We write sets using braces and denote them with capital letters. The most natural way to describe sets is by listing all its members.

For example,

A = {1,2,3,…,10} is the set of the first 10 counting numbers, or naturals, B = {Red, Blue, Green} is the set of primary colors, N = {1,2,3,…} is the set of all naturals, and Z = {...,−3,−2,−1,0,1,2,3,…} is the set of all integers.

Well-defined means, it must be absolutely clear that which object belongs to the set and which does not.

Some common examples of well defined sets:

- The collection of vowels in English alphabets. This set contains five elements, namely, a, e, i, o, u
- N = {1,2,3,…} is the set of counting numbers, or naturals.
- N = {1,2,3,…} is the set of counting numbers, or naturals.
- Z = {…,−3,−2,−1,0,1,2,3,…} is the set of integers.

Two sets A and B are said to be equal if and only if both the sets have same and exact number of elements. Here, if and only if means that both parts of the statement ("A = B" and "both sets have the exact same elements") are interchangeable. For example,

{2,4,6,8} = {4,8,6,2} and {2,4,6,8} = {2,4,2,6,8,2,6,4,4}.

Another example comes from the set of even naturals, which can be described as E = {2,4,6,8,…} = {2x | x ∊ N}.

A very important set is the empty set, or the null set, which has no elements. We denote the empty set by ∅, or {}. Note that we could also write, for example, ∅= {x | x ∊N and x < 0} or ∅

= {x | x ∊Q and x ∉Q}.

The intersection of sets A and B, denoted as A ∩ B, is the set of elements common to **both A AND B.**

For example:

A = {1,2,3,4,5}

B = {2,4,6,8,10}

The intersection of A and B (i.e. A∩B) is simply {2, 4}

The union of sets A and B, written as A∪B, is the set of elements that appear in **either A OR B.**

For example:

A = {1,2,3,4,5}

B = {2,4,6,8,10}

The union of A and B (i.e. A∪B) is {1, 2, 3, 4, 5, 6, 8, 10}

The difference of sets A and B, written as A-B, is the set of elements belonging to set A and **NOT** to set B.

For example:

A = {1,2,3,4,5}

B = {2,3,5}

The difference of A and B (i.e. A-B) is {1,4}

NOTE: A-B ≠ B-A

The Cartesian product of sets A and B, written A x B, is expressed as:

A x B = {(a,b)│a is every element in A, b is every element in B}

For example:

A = {1,2}

B = {4,5,6}

The Cartesian product of A and B (i.e. A x B) is {(1,4), (1,5), (1,6), (2,4), (2,5), (2,6)}

Now, lets us try doing some questions based on Set Theory.

B = {2, 4}

A = {0}

C = {1, 9, 5, 13}

D = {5, 11, 1}

E = {13, 7, 9, 11, 5, 3, 1}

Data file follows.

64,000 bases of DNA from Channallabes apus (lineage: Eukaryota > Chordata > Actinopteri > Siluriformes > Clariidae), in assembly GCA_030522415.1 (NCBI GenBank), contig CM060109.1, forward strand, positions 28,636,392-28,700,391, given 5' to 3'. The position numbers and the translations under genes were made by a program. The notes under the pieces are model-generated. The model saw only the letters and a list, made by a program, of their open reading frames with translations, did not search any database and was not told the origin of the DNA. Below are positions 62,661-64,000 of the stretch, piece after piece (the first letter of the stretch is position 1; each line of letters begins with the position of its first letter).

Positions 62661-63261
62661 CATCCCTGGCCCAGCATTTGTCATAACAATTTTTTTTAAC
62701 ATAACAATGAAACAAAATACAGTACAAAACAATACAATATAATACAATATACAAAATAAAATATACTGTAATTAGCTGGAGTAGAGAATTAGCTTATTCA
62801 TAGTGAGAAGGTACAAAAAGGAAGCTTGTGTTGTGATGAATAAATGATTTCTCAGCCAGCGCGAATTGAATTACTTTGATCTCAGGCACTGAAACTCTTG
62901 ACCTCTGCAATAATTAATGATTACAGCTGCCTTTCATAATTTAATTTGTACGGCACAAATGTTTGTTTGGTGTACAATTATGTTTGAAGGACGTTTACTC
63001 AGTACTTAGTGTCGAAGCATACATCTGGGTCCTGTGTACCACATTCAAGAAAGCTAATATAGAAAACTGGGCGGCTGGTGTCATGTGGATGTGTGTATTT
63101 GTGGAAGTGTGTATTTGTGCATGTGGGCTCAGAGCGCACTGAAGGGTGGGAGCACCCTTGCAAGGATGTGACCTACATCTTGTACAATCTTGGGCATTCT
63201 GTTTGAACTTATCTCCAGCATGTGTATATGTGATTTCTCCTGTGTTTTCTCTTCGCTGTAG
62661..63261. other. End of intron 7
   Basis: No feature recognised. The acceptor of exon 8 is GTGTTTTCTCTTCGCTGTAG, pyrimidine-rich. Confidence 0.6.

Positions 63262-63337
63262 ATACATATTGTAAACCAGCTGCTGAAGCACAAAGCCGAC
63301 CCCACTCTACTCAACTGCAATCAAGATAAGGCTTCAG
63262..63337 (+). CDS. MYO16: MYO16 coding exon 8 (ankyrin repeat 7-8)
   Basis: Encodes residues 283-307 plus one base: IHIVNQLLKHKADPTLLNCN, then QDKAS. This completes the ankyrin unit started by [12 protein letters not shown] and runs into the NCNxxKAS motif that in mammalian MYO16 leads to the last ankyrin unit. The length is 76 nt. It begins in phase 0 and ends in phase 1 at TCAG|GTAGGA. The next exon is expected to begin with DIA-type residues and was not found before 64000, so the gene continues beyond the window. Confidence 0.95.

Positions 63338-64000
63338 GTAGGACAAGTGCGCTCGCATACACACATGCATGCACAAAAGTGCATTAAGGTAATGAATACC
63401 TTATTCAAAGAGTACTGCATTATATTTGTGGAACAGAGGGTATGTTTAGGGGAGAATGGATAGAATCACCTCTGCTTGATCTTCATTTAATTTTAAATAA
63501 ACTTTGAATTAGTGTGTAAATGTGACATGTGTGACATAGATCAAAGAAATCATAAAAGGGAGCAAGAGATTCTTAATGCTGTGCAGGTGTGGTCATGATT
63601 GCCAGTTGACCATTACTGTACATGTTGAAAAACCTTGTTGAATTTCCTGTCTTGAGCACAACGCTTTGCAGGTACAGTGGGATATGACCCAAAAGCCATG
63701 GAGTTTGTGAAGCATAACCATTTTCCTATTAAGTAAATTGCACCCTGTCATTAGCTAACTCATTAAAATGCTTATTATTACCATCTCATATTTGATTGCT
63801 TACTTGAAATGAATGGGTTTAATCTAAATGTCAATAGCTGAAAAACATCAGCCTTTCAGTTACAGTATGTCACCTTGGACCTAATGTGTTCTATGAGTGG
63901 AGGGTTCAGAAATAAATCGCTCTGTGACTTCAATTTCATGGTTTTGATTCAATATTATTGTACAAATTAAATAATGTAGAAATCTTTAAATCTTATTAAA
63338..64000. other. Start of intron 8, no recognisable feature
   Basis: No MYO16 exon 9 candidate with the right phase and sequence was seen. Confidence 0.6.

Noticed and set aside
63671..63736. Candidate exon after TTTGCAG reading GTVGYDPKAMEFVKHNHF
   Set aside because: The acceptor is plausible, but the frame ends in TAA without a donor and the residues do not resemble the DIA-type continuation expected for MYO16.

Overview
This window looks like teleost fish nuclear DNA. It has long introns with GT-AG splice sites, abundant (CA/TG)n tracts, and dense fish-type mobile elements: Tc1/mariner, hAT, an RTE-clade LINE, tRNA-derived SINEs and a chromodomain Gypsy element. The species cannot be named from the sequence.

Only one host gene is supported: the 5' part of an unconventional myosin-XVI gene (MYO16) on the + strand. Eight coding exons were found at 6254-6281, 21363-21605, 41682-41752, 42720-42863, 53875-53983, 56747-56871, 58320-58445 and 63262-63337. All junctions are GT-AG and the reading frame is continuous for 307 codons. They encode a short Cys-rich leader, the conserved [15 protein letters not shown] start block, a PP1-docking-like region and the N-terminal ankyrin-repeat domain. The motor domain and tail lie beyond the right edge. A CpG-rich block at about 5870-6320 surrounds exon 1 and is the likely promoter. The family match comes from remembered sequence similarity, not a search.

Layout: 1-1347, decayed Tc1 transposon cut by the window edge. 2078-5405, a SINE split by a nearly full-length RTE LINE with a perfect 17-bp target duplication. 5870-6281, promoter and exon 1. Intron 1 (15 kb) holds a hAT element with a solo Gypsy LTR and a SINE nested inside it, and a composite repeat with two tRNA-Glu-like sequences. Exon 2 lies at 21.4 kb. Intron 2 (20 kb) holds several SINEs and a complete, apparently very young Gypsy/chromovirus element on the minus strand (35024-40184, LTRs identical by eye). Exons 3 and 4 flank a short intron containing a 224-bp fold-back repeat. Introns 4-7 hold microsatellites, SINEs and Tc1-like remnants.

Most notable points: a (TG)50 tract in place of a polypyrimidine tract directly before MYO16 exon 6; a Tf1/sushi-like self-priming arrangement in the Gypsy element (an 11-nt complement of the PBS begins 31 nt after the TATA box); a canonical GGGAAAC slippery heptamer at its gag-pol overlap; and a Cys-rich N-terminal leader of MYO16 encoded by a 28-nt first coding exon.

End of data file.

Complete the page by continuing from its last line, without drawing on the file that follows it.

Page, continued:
F = {2, 3, 4, 5}

then n(A ∩B) = n(A) + n(B) - n(A ∪B)

= 20 + 28 - 36

= 48 - 36

= 12

(A ∪B) = 60 n(A) = 27 n(B) = 42 then;

n(A ∩ B) = n(A) + n(B) - n(A ∪ B)

= 27 + 42 - 60

= 69 - 60 = 9

= 9

Therefore, 9 people like both tea and coffee.

B = set of persons who got medals in dramatics.

C = set of persons who got medals in music.

Given,

n(A) = 36

n(B) = 12

n(C) = 18

n(A ∪ B ∪C) = 45

n(A ∩ B ∩ C) = 4

We know that number of elements belonging to exactly two of the three sets A, B, C

= n(A ∩ B) + n(B ∩ C) + n(A ∩ C) - 3n(A ∩ B ∩ C)

= n(A ∩ B) + n(B ∩ C) + n(A ∩ C) - 3 × 4 ……..(i)

n(A ∪ B ∪ C) = n(A) + n(B) + n(C) - n(A ∩ B) - n(B ∩ C) - n(A ∩ C) + n(A ∩ B ∩C)

Therefore, n(A ∩ B) + n(B ∩ C) + n(A ∩ C) = n(A) + n(B) + n(C) + n(A ∩ B ∩ C) - n(A ∪ B ∪ C)

From (i) required number

= n(A) + n(B) + n(C) + n(A ∩ B ∩ C) - n(A ∪ B ∪ C) - 12

= 36 + 12 + 18 + 4 - 45 - 12

= 70 - 67

= 3

B be the set of people who speak French.

A - B be the set of people who speak English and not French.

B - A be the set of people who speak French and not English.

A ∩ B be the set of people who speak both French and English.

Given,

n(A) = 72

n(B) = 43

n(A ∪ B) = 100

Now, n(A ∩ B) = n(A) + n(B) - n(A ∪ B)

= 72 + 43 - 100

= 115 - 100

= 15

Therefore, Number of persons who speak both French and English = 15

Suggested Action:

n(A) = n(A - B) + n(A ∩ B) ⇒

n(A - B) = n(A) - n(A ∩ B)

= 72 - 15

= 57

and n(B - A) = n(B) - n(A ∩ B)

= 43 - 15

= 28

Therefore, Number of people speaking English only = 57

Number of people speaking French only = 28

In this article, we have learnt about the different types of sets as well as formulas to solve questions in a simplified manner.